Start Your Own Winning Streak
Of course, you can’t exactly force people to give you free stuff or shower you with compliments. But, there are little things you can do that set the stage for it to happen. “Simply the act of not sitting back and waiting can set things in motion,” says Axtell. “People who wait for things to happen usually feel out of control, but those who actively seek out new situations feel more powerful.”
Start by taking small risks. “When you keep the risk modest, you’re more likely to succeed and have a positive outcome,” says Engel. “So you’ll get that little jolt of confidence, which will spur you on.” Your move could be as subtle as giving a quick smile to a guy across the bar and seeing if he returns it. Chances are, he will—it’s a natural reaction to smile at someone who’s smiling at you. And in spite of the fact that you started it, that smile inflates your ego a little. If all else fails, fake it 'til you make it. “It’s really about how you perceive yourself and how others perceive you,”says Engel. “If you act confident by standing tall and asserting that you know what you’re doing, you will really start to believe it, and other people will, too.” Once you do get your confidence flowing, ride the wave.
“You can take full advantage of it by trying new things when you’re on that confident kick,”says Cardinal. If you’ve always wanted to try salsa dancing or a fiction-writing class, now’s the time. The assurance you’ve already built up will give you a running start. “This is also the time that you should be direct about what you want, because people are more likely to give it to you,” says Axtell. That means asking your friend if you can borrow the dress you’ve been coveting or requesting another 10 percent off an already discounted pair of designer shoes.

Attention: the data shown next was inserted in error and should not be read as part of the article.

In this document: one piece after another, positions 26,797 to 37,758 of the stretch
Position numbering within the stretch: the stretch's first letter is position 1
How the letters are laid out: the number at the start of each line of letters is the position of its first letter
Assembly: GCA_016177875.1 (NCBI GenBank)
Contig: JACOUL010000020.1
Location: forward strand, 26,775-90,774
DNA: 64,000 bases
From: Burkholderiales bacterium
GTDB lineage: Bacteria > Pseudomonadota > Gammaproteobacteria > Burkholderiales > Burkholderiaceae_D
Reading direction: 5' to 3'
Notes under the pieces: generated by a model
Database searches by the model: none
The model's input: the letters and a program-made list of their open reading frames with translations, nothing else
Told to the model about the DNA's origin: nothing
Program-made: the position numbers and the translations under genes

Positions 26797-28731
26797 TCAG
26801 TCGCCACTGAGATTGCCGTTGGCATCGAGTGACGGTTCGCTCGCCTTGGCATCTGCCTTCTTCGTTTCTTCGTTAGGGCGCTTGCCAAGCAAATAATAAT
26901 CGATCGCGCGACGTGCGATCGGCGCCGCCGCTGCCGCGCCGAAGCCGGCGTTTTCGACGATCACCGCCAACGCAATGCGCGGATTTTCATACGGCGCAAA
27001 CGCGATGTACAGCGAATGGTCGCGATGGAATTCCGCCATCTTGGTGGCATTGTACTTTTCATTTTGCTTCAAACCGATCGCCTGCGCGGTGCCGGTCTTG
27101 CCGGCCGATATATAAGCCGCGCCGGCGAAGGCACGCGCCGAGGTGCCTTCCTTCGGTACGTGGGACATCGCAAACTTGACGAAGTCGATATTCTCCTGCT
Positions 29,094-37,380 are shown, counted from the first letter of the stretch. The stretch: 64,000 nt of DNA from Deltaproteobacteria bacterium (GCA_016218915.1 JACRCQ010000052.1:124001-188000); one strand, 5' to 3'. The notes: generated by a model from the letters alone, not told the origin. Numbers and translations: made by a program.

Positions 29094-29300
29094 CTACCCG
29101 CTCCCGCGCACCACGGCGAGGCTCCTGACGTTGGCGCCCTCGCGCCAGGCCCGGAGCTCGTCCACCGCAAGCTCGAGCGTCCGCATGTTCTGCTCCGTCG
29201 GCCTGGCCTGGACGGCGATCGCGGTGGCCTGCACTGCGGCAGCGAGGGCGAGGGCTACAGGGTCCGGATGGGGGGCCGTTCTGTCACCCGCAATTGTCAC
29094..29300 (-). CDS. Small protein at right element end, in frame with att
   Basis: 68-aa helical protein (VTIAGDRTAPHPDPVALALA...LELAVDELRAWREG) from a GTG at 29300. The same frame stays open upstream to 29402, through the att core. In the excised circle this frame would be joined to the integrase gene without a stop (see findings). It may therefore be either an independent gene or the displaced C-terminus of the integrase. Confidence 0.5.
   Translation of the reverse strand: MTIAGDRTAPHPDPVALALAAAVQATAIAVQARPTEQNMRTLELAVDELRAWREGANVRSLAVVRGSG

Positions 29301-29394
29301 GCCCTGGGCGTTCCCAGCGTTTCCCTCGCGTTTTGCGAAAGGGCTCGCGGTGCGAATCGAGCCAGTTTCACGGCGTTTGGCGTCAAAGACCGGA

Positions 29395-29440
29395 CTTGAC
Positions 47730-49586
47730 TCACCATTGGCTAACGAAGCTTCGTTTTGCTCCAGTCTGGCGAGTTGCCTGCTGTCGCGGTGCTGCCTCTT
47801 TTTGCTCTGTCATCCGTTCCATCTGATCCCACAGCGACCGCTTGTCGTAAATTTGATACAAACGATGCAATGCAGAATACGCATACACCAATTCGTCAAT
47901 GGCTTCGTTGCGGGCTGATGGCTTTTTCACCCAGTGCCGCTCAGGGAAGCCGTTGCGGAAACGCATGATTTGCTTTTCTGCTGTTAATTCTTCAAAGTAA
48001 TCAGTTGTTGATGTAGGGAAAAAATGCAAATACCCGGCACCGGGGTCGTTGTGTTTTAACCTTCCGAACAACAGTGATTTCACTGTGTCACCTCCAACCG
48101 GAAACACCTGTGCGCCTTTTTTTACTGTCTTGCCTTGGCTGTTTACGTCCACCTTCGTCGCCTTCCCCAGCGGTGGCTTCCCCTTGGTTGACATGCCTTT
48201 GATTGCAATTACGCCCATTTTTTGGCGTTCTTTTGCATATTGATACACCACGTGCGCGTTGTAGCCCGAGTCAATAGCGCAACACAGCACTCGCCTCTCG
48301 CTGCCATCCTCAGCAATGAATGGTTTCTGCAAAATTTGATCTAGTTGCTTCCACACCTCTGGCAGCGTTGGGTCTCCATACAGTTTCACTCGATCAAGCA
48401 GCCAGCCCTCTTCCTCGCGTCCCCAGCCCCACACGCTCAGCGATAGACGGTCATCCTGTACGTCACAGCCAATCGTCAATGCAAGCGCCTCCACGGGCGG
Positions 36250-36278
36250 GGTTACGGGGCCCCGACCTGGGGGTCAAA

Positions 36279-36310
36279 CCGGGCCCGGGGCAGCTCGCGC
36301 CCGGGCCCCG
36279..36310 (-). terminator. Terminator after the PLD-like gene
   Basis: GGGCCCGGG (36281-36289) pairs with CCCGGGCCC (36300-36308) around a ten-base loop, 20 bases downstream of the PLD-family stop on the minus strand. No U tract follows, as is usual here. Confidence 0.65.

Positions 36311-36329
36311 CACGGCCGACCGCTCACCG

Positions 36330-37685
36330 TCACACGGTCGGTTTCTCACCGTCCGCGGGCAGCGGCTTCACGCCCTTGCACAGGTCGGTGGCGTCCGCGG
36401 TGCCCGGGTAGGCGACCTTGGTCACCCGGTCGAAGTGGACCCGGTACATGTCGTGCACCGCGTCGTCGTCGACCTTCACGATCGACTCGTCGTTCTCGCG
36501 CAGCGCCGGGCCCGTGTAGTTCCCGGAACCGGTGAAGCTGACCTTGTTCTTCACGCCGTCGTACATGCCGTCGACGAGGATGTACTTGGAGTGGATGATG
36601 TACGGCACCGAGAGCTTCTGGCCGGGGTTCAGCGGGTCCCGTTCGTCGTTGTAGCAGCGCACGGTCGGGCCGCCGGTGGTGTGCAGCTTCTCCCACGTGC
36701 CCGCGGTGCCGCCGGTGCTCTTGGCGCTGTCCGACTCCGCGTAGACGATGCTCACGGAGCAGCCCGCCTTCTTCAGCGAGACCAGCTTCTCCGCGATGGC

“It sounds simple, but most people don’t think to ask for what they want,” says Engel. “When you have enough confidence to ask, people are more likely to say yes, simply because they’re attracted to that gusto.”
Bounce Back From A Crappy Situation
Here’s the bad news: Confidence momentum can work in reverse. When something upsetting happens, it can erode your self-assurance, which can lead to more disappointments. “A bad experience, like being reprimanded at work, makes you feel terrible and puts you in a down mood,” says Axtell. After that, it’s easier to look at everything in a negative way. And when you’re giving off that vibe, people tend to avoid you.
The trick is to stop that negativity quickly, so you don’t launch into a downward spiral. “It’s crucial not to dwell on the bad thing that happened,” advises Cardinal. If you need to vent because your boss was mean, call a girlfriend and talk it out. But after the bitching session is over, swear off the subject. If you keep going over it, it becomes harder to move on. So, force yourself to deal with each thing as it comes.
Easy to say, but how do you do it? One way to break the cycle of negativity is to treat yourself to something you know you love, like a manicure or a cupcake from your favorite bakeshop. It’s practically impossible to feel bad when you’re pampering yourself. Those little indulgences can also make you more relaxed and optimistic...and suddenly, things are picking up again.